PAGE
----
• Finally, the Children Harmed in Life-Threatening or Dangerous (CHILD) Labor Act of 2023 (H.R. 6079), introduced by Democrats in the U.S. Senate and U.S. House of Representatives would extend child labor liability up and down the contractor/subcontractor chain, dramatically increase fines and penalties for child labor violations, and provide that the secretary of labor “may seek records related to any contractor or subcontractor at any tier of any person suspected of a violation of [child labor prohibitions] and may request any annual profit or loss statement of any such person or any contractor or subcontractor of such person.”
It is always challenging to pass legislation in Congress, but the bipartisan appeal of cracking down on unlawful child labor makes this a space worth watching.
NLRB and OSHA Partner in MOU. On October 31, 2023, the National Labor Relations Board (NLRB) and the Occupational Safety and Health Administration (OSHA) announced that the two agencies had entered into a memorandum of understanding to establish “a process for information sharing and referrals, training, and outreach between the agencies.” The memorandum generally focuses on referrals between the agencies. For example, a Board official investigating an unfair labor practice is instructed to share information with and refer employees to OSHA, if the Board investigator is made aware of potential workplace safety violations. Further, the memo states, “In appropriate cases and to the extent allowable under law, the agencies will determine whether to conduct coordinated investigations and inspections.” The Board has also entered into similar agreements to conduct coordinated investigations and inspections. In 2022, the Board entered into agreements with the Federal Trade Commission (FTC) and the U.S. Department of Justice (DOJ).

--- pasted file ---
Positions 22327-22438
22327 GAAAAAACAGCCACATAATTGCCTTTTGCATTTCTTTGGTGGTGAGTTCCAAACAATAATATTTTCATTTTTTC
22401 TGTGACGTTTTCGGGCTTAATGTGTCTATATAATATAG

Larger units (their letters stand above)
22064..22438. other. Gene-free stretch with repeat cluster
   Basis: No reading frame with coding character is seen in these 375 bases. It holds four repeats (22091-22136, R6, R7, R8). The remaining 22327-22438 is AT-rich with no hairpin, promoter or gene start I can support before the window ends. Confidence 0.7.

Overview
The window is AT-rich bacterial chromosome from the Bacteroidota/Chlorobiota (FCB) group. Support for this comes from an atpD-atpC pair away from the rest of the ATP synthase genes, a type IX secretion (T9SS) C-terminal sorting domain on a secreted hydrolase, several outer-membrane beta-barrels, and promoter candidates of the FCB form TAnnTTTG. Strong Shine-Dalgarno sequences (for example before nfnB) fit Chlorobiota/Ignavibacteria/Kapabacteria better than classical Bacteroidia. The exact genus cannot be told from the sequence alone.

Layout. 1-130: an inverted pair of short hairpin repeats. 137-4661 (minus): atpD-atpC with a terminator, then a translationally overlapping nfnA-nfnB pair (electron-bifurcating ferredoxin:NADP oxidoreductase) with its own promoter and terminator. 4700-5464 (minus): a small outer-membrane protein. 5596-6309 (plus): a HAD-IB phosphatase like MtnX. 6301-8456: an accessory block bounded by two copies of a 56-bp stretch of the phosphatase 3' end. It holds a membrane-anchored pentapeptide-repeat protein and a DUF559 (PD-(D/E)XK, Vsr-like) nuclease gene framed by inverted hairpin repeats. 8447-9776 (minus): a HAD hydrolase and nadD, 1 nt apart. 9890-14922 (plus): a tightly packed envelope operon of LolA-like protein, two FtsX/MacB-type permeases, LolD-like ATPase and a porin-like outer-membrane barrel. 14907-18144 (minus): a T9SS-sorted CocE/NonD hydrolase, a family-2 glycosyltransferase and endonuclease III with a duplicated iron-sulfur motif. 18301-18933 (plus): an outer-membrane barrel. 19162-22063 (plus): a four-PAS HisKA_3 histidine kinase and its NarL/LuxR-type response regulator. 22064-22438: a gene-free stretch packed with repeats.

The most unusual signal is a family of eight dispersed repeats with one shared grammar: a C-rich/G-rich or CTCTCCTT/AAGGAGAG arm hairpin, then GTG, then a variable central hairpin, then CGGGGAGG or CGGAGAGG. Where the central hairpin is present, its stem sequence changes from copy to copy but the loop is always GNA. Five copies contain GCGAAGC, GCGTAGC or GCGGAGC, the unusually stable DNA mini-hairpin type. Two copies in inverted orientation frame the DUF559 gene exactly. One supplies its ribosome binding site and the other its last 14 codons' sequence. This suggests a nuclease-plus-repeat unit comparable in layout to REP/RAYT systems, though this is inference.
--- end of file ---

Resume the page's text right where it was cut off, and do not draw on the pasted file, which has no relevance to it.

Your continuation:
OFCCP Issues New Pre-Complaint Form. On November 11, 2023, the Office of Federal Contract Compliance Programs (OFCCP) introduced a new pre-complaint inquiry form. According to the press release, “The pre-complaint inquiry allows employees and applicants to share their concerns about employment discrimination and can assist in determining if filing a complaint with OFCCP is the right choice.” Importantly, submitting a pre-complaint inquiry form to OFCCP does not extend the statute of limitations period for filing a complaint. Complainants alleging discrimination on the basis of their disability or veteran status have 300 days from the employer’s action to file a complaint, while claims involving other protected classes, such as race, sex, or religion, have 180 days.
Re-Clay-ming His Seat. On October 30, 1815, Kentucky Representative Henry Clay won a special election to reclaim his membership in the U.S. House of Representatives. In early 1814, Clay resigned from Congress to accompany a team of U.S. diplomats to Great Britain in order to negotiate an end to the War of 1812. While overseas, Clay was elected to serve another term in the House from 1815 to 1817. After helping to secure terms in the Treaty of Ghent, which ended the war, Clay traveled to London with Treasury Secretary Albert Gallatin, where he subsequently signed a commercial treaty with England. Unfortunately for Clay, signing a treaty while being a member of the House violated Article I, Section 6, Part 2 of the U. S. Constitution, which provides that “no Person holding any Office under the United States, shall be a Member of either House during his Continuance in Office.” This separation of powers provision ensures that members of Congress do not simultaneously serve in the executive or judicial branches. Kentucky Governor Isaac Shelby called Clay out for his violation and declared Clay’s seat vacant. Clay was forced to win it back in a special election. Clay would go on to be elected Speaker of the House six times, a U.S. senator from Kentucky, and the ninth U.S. secretary of state.